246578 Implementing Shared Decision Making in a multicultural practice: A collaborative primary care provider-health educator approach

Wednesday, November 2, 2011: 9:30 AM

Mary Bitterauf, BS, CHES , MaineHealth Learning Resource Center, Portland, ME
Ruby Spicer, MPH , Shared Decision Making, MaineHealth, Portland, ME
Catherine Fredricks, DO , Internal Medicine Clinic, Maine Medical Center, Portland, ME
Kathleen Fairfield, MD, PhD , Internal Medicine Clinic, Maine Medical Center, Portland, ME
Jennifer Aronson, MD , Internal Medicine Clinic, Maine Medical Center, Portland, ME
Neil Korsen, MD , Shared Decision Making, MaineHealth, Portland, ME
Caryn Radziucz, NP , Internal Medicine Clinic, Maine Medical Center, Portland, ME
Issues: There are significant logistical challenges associated with provider distribution and patient use of decision aids (DAs). Such challenges may include practice-based resource constraints, patients' language barriers, and limited literacy skills. Our clinic serves a population comprised of MaineCare, Maine's Medicaid program, (30%), dual Medicare, Medicaid (16%); free care (24%), self pay (14%), Medicare (13%), and insured (3%) patients. At least 30% of patients are part of Maine's growing refugee community and do not speak English as a first language. Many patients have limited literacy skills.

Description: Primary care providers collaborated with the onsite Learning Resource Center (LRC) to implement use of DVD-based decision aids (DAs) in order to (1) improve patient access to information about multiple screening, treatment, and self-care options for selected conditions; and (2) engage patients in a structured SDM process to improve decision quality.

The LRC-based health educator, with advanced training in SDM, partnered with practice-based clinicians to provide patients with a one-on-one encounter for DA viewing and decision support. Selected DAs included diabetes, prostate cancer screening, colorectal cancer screening, low back pain, and depression. The SDM team developed a workflow that includes: identification of patients to view selected DAs; recommendation of DAs to patients by providers; creation of a DA order in the electronic medical record that results in patient contact by the health educator; patient viewing of DAs onsite with the health educator, often with a foreign language interpreter, or at home; patient completion of DA pre- and posttests to measure and document patients understanding, values and preferences.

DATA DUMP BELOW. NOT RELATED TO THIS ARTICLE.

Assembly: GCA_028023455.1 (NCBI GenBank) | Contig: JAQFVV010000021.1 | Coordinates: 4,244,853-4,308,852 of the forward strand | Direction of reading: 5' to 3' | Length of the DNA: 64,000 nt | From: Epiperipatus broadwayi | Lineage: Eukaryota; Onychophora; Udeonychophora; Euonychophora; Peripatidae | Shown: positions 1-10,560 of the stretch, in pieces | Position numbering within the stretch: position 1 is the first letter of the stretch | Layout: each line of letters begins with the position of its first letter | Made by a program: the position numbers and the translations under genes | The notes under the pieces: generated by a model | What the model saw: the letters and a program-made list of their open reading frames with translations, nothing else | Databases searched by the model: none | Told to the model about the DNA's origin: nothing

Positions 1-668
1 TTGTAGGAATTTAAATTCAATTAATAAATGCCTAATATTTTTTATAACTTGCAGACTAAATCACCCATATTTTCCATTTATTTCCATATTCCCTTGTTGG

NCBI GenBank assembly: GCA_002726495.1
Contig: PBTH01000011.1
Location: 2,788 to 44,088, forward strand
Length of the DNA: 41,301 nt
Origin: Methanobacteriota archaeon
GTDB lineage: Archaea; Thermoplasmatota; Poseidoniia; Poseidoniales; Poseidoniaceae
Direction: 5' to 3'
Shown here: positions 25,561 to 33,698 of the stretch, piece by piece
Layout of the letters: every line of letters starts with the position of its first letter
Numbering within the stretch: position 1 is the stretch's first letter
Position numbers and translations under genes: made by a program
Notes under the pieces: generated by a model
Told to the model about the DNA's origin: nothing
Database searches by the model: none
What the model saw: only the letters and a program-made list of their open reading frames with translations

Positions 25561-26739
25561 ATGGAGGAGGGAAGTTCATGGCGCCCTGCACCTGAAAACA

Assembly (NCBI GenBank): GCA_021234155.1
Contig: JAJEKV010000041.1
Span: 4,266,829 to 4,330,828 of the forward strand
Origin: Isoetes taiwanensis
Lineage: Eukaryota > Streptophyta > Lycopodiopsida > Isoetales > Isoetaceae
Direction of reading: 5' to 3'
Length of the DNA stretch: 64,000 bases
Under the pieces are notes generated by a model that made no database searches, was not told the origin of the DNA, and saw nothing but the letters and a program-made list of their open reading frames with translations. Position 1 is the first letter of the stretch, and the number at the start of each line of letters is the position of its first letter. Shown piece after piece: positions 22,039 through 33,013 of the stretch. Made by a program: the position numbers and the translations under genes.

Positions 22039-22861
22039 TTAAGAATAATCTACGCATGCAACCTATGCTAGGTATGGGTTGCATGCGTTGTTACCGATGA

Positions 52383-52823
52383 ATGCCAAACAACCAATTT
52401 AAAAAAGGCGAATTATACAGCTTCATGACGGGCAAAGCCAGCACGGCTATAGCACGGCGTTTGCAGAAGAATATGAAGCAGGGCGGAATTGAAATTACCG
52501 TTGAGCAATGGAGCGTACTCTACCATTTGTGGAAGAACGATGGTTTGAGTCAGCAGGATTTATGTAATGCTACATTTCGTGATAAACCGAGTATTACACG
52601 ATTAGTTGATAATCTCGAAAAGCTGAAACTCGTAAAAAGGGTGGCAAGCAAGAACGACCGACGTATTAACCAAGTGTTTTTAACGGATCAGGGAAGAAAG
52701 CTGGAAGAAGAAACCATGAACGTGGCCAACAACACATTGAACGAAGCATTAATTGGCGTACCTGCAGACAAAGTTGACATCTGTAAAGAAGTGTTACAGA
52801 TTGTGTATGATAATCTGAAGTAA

Lessons Learned: Barriers to making SDM a routine part of primary care practice include: (1) standardizing methods for providers to identify eligible patients and order DAs; (2) creating time for SDM teams to meet regularly to review workflows and engage in quality improvement activities; and (3) gathering and sharing SDM process data efficiently. Despite these challenges, preliminary review of the data suggests that engagement of providers, health educators, and interpreters to develop customized “patient centered” decision support yields positive patient outcomes.

Recommendations: (1) Primary care providers who care for multicultural populations should explore adoption of structured SDM processes, including use of DAs, to ensure that patients' values and preferences are key factors in health care decision-making. (2) Primary care practices should explore innovative models of providing culturally competent health education, decision support, and care coordination services to complement clinical care that improve outcomes for “hard-to-reach” patients.

Learning Areas:
Administer health education strategies, interventions and programs
Assessment of individual and community needs for health education
Chronic disease management and prevention
Diversity and culture
Implementation of health education strategies, interventions and programs
Planning of health education strategies, interventions, and programs

Learning Objectives:
1) Define Shared Decision Making (SDM) and use of Decision Aids (DAs)in primary care; 2) Describe barriers to SDM within a culturally diverse patient population in Portland, Maine; 3) Describe a structured team approach to SDM that includes primary care providers and a health educator to engage patients in decisions about medical screening, treatment, and self-care.

Keywords: Refugees, Community-Oriented Primary Care

Presenting author's disclosure statement:

Qualified on the content I am responsible for because: I have no professional or persoal commercial or financial relationships that would bias my presentation or the content of my abstract or educational activity.
Any relevant financial relationships? No

I agree to comply with the American Public Health Association Conflict of Interest and Commercial Support Guidelines, and to disclose to the participants any off-label or experimental uses of a commercial product or service discussed in my presentation.